Captain Torn ordered his first mate, Ebenezer Fox, to take four of the Canadians and find a route over the treacherous sand bar at the river’s mouth. (Even today, the U.S. Coast Guard station at Desperation Bay responds to 400 calls for help every year.) Fox begged to be allowed to replace the Frenchmen. “I am to be sent off, without seamen, in boisterous weather, and on the most perilous of missions.” Captain Thorn bellowed, “Mr. Fox, if you are afraid of water, you should have remained at Boston. I command here! Mr. Fox, do not be a coward. Put off!” At about 1:00 p.m. Mr. Fox and the Canadians did just that, and were never seen again.
The next day Captain Thorn dispatched another seaman and three unhappy Hawaiians to find a passage. They also disappeared into the surf. Only now, with the ranks of his opponents thinned, did the captain dispatch able seamen. With difficulty they found an opening in the bar, and led the ship to the safety of the bay. The survivors were overjoyed to be on dry land and away from the insane Jonathan Thorn. Wrote one of the party, “The loss of eight of us within two days was deeply felt.” They immediately began building a fort, which they christened with the name of the man who signed their pay checks (and who had hired Captain Thorn!); Fort Astor.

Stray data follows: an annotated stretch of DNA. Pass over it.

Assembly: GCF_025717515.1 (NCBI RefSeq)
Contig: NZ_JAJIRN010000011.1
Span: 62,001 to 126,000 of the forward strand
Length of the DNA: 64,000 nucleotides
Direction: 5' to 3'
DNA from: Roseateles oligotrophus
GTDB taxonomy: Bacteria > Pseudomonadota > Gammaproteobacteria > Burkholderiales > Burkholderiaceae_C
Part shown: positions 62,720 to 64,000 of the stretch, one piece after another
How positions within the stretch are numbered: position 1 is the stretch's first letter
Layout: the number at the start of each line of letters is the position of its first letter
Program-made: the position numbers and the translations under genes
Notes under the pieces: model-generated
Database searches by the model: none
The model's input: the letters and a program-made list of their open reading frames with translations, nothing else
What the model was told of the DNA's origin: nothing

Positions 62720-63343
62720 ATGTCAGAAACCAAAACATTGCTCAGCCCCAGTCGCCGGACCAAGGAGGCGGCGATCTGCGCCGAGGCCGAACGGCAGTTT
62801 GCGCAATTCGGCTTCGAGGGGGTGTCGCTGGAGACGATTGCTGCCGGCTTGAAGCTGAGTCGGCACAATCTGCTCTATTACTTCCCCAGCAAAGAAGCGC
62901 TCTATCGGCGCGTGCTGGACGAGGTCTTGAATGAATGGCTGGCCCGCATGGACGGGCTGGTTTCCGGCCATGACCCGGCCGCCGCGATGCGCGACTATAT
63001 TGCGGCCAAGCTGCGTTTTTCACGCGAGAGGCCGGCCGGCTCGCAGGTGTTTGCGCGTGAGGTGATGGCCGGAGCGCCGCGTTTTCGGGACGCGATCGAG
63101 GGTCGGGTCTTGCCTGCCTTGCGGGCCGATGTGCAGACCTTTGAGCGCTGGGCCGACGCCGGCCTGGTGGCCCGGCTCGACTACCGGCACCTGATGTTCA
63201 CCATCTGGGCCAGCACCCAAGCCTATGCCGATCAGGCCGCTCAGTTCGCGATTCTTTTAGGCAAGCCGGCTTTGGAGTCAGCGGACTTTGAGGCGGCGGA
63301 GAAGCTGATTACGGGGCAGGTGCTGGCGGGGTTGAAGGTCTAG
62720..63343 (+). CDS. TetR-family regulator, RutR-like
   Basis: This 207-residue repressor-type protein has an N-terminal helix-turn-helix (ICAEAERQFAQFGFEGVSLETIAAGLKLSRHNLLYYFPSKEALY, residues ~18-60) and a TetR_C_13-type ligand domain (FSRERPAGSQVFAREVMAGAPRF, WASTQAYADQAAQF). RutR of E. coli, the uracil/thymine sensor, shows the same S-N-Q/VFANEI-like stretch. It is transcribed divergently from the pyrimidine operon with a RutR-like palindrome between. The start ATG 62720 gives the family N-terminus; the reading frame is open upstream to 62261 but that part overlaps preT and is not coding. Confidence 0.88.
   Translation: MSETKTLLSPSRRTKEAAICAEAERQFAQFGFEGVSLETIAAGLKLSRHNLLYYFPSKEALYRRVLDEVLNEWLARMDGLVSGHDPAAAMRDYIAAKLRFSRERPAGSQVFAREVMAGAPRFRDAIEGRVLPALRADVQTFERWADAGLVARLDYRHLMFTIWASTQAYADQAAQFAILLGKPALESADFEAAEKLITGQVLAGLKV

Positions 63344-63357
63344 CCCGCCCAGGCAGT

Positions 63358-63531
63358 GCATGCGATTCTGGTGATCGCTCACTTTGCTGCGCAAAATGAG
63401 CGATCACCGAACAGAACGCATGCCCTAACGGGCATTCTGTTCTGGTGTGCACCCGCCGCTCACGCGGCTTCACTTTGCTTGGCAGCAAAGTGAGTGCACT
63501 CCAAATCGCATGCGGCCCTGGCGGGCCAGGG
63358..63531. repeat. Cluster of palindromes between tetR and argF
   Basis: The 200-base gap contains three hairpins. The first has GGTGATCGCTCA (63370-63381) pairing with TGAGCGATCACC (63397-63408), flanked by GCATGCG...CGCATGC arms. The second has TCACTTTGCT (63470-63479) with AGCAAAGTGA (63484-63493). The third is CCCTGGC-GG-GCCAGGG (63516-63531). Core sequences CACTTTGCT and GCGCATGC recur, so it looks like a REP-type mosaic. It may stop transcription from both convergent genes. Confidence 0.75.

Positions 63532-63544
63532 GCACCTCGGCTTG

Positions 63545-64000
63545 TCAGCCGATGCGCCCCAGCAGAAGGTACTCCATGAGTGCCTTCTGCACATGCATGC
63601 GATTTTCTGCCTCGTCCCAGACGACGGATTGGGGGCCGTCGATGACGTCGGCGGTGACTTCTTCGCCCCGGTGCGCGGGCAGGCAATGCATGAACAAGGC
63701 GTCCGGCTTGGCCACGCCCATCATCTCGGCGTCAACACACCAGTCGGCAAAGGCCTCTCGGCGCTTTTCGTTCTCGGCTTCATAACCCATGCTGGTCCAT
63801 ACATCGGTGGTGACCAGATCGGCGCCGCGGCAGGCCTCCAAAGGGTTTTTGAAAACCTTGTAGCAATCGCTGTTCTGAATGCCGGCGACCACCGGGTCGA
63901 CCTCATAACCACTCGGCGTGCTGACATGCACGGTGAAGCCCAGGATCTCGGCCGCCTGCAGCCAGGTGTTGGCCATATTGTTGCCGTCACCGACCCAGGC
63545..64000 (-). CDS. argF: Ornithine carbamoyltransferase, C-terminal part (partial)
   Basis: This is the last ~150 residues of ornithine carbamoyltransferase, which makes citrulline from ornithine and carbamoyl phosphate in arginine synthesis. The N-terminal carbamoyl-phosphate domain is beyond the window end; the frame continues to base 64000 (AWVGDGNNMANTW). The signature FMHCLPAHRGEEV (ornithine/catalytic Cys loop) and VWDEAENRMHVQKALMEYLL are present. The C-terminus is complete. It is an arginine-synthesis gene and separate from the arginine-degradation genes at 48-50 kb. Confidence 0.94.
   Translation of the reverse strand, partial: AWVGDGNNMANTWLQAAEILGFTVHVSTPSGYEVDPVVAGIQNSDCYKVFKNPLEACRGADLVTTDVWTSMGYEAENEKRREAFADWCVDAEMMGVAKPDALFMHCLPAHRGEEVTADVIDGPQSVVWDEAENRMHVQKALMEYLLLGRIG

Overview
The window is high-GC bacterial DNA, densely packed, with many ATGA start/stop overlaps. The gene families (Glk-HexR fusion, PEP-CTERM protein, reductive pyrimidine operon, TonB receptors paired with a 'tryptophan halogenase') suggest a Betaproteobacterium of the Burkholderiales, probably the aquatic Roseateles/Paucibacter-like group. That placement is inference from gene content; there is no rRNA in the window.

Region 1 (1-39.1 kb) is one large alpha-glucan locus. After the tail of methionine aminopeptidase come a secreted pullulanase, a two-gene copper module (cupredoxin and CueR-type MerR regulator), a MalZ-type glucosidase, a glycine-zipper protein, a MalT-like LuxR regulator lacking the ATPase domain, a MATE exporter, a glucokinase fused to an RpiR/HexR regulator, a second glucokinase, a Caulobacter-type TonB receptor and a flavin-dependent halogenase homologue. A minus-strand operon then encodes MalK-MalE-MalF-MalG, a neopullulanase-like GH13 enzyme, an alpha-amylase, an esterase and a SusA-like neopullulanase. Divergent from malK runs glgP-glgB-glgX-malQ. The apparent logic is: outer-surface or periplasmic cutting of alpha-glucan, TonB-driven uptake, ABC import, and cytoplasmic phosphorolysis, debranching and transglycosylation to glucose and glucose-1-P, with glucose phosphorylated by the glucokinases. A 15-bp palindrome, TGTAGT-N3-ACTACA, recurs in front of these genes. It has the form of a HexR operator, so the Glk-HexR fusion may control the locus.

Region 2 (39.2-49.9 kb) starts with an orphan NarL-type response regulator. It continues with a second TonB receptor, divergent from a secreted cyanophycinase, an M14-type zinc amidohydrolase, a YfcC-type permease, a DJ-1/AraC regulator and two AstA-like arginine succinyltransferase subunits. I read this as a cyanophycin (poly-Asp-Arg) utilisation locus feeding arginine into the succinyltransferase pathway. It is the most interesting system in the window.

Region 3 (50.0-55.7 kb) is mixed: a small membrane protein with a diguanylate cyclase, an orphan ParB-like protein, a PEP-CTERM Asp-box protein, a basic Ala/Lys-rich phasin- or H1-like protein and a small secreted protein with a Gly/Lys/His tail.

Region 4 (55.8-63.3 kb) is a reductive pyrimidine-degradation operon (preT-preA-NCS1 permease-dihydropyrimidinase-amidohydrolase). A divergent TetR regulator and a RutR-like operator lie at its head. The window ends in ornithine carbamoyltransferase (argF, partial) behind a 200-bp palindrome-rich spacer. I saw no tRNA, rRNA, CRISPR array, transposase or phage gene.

Captain Thorn did not wait for the construction to be completed. Now that he had put the worst of the troublemakers ashore, and before the supplies had been completely unloaded, he sailed north, intending on returning in few weeks. Mr. McKay, ordered to accompany the madman north, handed over his journals and bade his friends goodbye. “If you ever see us again it will be a miracle”.